Five more held in Spanish stamps fraud case
MADRID (Reuters) – Spain’s High Court on Saturday ordered
that five more people accused of fraud be held in jail as an
investigation into whether they lied about the value of
investments in postage stamps continued.
The men are directors of Forum Filatelico, the second of
two privately owned Madrid-based companies at the center of
what could be the biggest fraud scandal in Spanish history,
possibly running into billions of euros according to court
Both companies deny any wrongdoing.
Some 350,000 people are thought to have put their savings
into the companies, which used the cash in the global
collectibles market to buy rare or antique postage stamps.
The money was used to “disappoint the good faith of
investors via a two-fold fiction: (by telling them) that the
stamps acquired as an investment had a value of far more than
was really the case, and that the interest paid to them did not
come from (the stamps) but from different contributions (by
other investors),” Judge Fernando Grande-Marlaska said in court
Like four men arrested on Friday from Afinsa, another
collectibles investment company, Marlaska ordered the five
should be held in prison because of a risk they would try to
flee or destroy evidence.
The judge accused them of fraud, money laundering and
criminal insolvency, court documents showed.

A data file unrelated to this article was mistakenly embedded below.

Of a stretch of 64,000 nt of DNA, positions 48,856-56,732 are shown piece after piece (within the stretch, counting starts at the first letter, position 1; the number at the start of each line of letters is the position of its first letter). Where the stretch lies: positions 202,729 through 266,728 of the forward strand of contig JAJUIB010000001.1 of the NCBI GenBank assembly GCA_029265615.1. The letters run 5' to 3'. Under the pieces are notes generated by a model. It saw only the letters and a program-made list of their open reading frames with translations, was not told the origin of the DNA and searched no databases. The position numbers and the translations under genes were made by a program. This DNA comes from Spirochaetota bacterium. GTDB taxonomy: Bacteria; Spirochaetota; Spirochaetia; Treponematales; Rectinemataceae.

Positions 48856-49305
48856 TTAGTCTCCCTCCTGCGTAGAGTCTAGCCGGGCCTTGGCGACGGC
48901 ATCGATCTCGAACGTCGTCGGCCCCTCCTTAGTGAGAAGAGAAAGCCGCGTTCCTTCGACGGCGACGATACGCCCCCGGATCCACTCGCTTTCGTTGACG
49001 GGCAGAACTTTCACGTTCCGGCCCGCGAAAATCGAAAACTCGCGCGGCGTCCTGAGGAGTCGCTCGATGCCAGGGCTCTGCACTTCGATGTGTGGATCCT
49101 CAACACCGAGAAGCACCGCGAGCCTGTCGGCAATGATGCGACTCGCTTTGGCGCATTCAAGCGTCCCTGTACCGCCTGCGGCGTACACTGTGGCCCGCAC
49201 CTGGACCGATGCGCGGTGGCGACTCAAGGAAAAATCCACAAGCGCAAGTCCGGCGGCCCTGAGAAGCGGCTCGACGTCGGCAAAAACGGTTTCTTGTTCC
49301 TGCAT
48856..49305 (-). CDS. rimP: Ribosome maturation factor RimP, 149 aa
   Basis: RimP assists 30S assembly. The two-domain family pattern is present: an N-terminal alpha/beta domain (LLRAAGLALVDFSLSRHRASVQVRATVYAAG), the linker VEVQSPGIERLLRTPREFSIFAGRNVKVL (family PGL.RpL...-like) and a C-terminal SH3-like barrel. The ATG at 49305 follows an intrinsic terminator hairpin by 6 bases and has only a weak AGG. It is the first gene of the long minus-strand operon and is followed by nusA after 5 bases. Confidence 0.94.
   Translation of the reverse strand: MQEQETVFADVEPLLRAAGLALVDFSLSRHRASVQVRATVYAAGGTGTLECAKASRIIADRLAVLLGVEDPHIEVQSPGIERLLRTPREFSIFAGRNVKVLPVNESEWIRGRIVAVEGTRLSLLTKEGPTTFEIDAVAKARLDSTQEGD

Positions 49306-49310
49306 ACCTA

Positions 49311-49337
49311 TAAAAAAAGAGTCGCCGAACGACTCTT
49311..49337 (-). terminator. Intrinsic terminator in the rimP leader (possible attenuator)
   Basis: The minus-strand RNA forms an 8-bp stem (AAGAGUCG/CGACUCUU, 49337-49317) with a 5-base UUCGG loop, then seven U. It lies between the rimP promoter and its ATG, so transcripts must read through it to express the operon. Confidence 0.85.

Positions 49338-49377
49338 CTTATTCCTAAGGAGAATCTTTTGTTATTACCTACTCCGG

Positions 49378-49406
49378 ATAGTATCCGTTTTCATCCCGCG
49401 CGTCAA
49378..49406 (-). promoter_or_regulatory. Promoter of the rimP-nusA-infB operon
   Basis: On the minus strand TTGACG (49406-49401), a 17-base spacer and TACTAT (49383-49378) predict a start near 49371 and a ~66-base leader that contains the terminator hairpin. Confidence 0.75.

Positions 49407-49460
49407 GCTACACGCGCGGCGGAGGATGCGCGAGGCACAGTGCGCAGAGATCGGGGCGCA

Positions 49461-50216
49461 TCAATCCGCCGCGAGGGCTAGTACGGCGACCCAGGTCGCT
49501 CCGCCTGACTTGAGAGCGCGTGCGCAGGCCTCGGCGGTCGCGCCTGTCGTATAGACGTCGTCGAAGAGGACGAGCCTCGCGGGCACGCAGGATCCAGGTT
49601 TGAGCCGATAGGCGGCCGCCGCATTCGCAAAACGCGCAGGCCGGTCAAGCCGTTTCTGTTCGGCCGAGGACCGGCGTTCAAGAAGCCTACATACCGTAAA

Now a judicial administrator will be named to gather
financial evidence to present for trial, legal sources said.
Newspaper El Pais reported that lawyers defending Afinsa
directors argue that the problem is due to a different
interpretation of the judicial nature of contracts between
Afinsa and its clients.
The case is further complicated by the fact that the firms
were not supervised by either the Bank of Spain or the national
securities watchdog CNMV, they said.
It is unclear to which supervisor, if any, such an
investment company is answerable, except to tax authorities
The public prosecutor said that between 1998 and 2002,
Afinsa bought stamps for 58 million euros (40 million pounds)
and sold them to its investors for 723 million euros — a
mark-up of 1,150 percent.
It said that at the end of 2004, Afinsa’s commitments to
clients stood at 1.75 billion euros while media have reported
its current commitments could be much higher.
Forum Filatelico for its part had a gap in its accounts of
2.4 billion euros, court documents said.
The case has caused ripples outside Spain, particularly in
the United States where Afinsa is the main shareholder in
Escala, a Nasdaq-quoted company which specializes in buying and
selling collectible items like stamps, coins and art.
Shares in Escala plunged more than 80 percent this week.